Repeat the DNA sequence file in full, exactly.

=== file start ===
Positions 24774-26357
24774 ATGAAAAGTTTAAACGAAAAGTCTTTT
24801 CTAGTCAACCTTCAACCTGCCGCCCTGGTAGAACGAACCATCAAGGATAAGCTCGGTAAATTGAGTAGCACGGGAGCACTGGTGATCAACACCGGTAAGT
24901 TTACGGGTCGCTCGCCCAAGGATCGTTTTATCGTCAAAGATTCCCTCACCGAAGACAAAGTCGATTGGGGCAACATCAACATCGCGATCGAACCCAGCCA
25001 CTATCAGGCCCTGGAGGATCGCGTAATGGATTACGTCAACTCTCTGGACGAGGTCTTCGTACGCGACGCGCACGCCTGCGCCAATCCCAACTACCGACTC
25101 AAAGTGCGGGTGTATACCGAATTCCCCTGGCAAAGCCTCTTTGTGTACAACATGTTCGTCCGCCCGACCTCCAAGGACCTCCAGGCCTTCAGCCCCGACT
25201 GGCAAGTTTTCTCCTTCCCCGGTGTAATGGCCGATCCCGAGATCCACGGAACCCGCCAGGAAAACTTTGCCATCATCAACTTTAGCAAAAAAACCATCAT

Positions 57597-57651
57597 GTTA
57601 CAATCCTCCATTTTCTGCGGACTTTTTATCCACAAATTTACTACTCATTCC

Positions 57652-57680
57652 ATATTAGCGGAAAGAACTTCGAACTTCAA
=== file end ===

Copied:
Positions 24774-26357
24774 ATGAAAAGTTTAAACGAAAAGTCTTTT
24801 CTAGTCAACCTTCAACCTGCCGCCCTGGTAGAACGAACCATCAAGGATAAGCTCGGTAAATTGAGTAGCACGGGAGCACTGGTGATCAACACCGGTAAGT
24901 TTACGGGTCGCTCGCCCAAGGATCGTTTTATCGTCAAAGATTCCCTCACCGAAGACAAAGTCGATTGGGGCAACATCAACATCGCGATCGAACCCAGCCA
25001 CTATCAGGCCCTGGAGGATCGCGTAATGGATTACGTCAACTCTCTGGACGAGGTCTTCGTACGCGACGCGCACGCCTGCGCCAATCCCAACTACCGACTC
25101 AAAGTGCGGGTGTATACCGAATTCCCCTGGCAAAGCCTCTTTGTGTACAACATGTTCGTCCGCCCGACCTCCAAGGACCTCCAGGCCTTCAGCCCCGACT
25201 GGCAAGTTTTCTCCTTCCCCGGTGTAATGGCCGATCCCGAGATCCACGGAACCCGCCAGGAAAACTTTGCCATCATCAACTTTAGCAAAAAAACCATCAT

Positions 57597-57651
57597 GTTA
57601 CAATCCTCCATTTTCTGCGGACTTTTTATCCACAAATTTACTACTCATTCC

Positions 57652-57680
57652 ATATTAGCGGAAAGAACTTCGAACTTCAA